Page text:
U.S. officials tout new NAFTA, COVID-19 teamwork in Canada Day messages
OTTAWA -- The coming into effect of the new North American Free Trade Agreement and the cross-border collaboration in the ongoing fight against COVID-19 were the focus of statements of well-wishes from U.S. officials on Canada Day.
“As countries around the world face the health and economic consequences of the COVID-19 pandemic, we are proud to see our partnership with Canada in action. We have engaged in joint efforts to protect Canadians and Americans, and witnessed the dedication and service of frontline workers on both sides of the border,” said U.S. Secretary of State Mike Pompeo in a statement.
The Canada-U.S. border has been closed to non-essential travel since mid-March and is set to stay that way until July 21 at least, as a number of states are now seeing massive spikes in new COVID-19 cases, while the epidemic in Canada has slowed considerably, outside of a few ongoing “hotspots.”
In a separate statement, U.S. Charge d'Affaires Richard Mills—who represents the U.S. Embassy on behalf of incoming ambassador Aldona Wos—leaned on the importance of the Canada-U.S. relationship in facing the global pandemic.
“Officials in both countries have been in constant contact to manage the threat on both sides of the border as well as help combat the virus globally,” Mills said.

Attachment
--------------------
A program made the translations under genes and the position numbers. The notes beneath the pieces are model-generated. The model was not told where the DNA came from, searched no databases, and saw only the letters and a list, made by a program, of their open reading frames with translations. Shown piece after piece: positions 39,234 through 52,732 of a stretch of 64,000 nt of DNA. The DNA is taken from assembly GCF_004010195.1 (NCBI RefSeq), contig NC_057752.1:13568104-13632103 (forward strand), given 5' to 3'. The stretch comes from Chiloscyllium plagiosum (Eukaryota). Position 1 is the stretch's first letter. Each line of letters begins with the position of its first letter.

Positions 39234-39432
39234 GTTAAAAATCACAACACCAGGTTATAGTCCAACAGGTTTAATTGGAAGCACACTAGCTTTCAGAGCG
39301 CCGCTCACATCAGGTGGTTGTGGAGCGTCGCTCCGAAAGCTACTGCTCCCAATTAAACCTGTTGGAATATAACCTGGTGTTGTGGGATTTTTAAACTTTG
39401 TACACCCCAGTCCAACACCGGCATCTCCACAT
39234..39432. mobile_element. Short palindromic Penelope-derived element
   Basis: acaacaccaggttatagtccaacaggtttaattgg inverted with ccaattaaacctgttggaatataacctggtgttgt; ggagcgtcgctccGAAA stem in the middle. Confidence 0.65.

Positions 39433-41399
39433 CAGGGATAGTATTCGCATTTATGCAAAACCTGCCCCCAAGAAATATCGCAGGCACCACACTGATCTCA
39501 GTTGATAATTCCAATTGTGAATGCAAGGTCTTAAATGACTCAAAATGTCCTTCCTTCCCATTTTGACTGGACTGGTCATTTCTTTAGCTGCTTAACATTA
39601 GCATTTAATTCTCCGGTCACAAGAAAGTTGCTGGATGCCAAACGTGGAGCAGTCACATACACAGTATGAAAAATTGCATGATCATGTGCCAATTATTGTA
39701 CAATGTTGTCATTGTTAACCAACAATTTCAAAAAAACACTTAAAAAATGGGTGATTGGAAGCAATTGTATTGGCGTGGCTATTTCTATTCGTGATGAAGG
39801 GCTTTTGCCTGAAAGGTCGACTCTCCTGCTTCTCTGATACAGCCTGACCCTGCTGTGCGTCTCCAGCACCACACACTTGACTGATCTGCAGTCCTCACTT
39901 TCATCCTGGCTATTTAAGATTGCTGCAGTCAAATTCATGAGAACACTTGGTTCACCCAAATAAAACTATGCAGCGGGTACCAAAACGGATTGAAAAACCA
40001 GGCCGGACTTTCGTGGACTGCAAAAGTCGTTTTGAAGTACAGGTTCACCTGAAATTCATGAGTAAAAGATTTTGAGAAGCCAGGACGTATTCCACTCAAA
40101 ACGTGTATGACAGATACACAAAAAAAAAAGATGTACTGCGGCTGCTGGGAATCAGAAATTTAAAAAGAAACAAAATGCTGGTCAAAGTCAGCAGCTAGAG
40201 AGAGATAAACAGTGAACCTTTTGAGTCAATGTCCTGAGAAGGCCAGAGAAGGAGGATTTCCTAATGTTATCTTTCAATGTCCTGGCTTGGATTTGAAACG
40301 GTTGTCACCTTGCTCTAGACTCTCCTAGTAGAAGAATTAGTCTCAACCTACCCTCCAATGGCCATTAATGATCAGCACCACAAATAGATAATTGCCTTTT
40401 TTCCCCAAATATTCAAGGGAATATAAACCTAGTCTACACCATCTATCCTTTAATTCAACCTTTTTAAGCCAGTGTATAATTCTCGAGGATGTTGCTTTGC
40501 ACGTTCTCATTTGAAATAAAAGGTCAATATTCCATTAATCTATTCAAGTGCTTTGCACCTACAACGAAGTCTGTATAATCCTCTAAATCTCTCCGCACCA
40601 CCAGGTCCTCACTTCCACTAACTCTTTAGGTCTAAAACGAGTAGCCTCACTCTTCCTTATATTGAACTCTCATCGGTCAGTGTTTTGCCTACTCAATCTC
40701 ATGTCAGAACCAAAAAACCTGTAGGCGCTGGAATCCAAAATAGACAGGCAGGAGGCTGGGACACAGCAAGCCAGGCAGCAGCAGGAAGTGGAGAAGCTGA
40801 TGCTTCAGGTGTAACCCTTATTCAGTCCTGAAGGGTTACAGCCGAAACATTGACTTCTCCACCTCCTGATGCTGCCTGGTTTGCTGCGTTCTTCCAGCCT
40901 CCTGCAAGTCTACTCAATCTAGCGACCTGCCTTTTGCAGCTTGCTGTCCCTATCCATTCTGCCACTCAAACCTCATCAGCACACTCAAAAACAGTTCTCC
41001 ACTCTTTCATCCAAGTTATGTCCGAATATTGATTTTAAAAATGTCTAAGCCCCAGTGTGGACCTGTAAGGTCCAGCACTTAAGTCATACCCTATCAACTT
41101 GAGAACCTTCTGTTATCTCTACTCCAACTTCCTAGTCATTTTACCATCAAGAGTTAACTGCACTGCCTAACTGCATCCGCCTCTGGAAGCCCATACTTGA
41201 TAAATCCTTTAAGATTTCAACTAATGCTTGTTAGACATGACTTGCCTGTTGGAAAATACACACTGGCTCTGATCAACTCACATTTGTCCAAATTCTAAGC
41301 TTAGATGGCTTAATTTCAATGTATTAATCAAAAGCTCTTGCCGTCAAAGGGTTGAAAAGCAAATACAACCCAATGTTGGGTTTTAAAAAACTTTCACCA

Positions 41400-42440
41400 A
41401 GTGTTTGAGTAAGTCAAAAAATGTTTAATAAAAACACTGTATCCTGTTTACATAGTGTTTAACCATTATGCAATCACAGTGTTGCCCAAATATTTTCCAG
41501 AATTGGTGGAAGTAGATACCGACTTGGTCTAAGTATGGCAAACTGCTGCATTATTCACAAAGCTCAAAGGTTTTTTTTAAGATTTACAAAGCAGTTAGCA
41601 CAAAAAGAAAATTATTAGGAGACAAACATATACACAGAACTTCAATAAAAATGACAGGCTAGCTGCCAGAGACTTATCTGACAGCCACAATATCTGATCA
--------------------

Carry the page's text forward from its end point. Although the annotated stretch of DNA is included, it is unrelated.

During his Canada Day address Prime Minister Justin Trudeau also made note of the vastly different circumstances under which this national holiday is being celebrated.
“This year is unlike any other,” Trudeau said.
NOTING NEW NAFTA
Both statements also touched on the landmark occasion of the new trilateral trade pact CUSMA or USMCA, depending on which side of the border you are on, coming into effect.
As of July 1 the renegotiated NAFTA is now in effect, three years after talks first began to rework the trilateral trade agreement between Canada, the United States, and Mexico.
The coming-into-force of this revamped deal comes after it was ratified in all three countries’ respective legislative bodies. The new trade pact brings with it a series of changes to several sectors, including concessions that will hit Canada’s supply managed sectors.
Pompeo framed the new deal as “jump-starting economic recovery,” and Mills reflected on the years of work that went in to seeing the updated agreement come to life.
In her own statement noting the occasion, Deputy Prime Minister Chrystia Freeland sought to also tie the benefits of the new NAFTA to the ongoing economic push to stimulate a shaken economy.
“The new NAFTA protects jobs and prosperity for workers in all three NAFTA countries. It is good for Canada and good for Canadian workers. It will help ensure that North America emerges stronger from the COVID-19 pandemic,” Freeland said.
The Canada Day statements from U.S. counterparts come amid anxiety in Canada’s aluminum sector, as U.S. President Donald Trump’s threat of re-imposing of tariffs on Canadian aluminum looms, which neither American official touched on.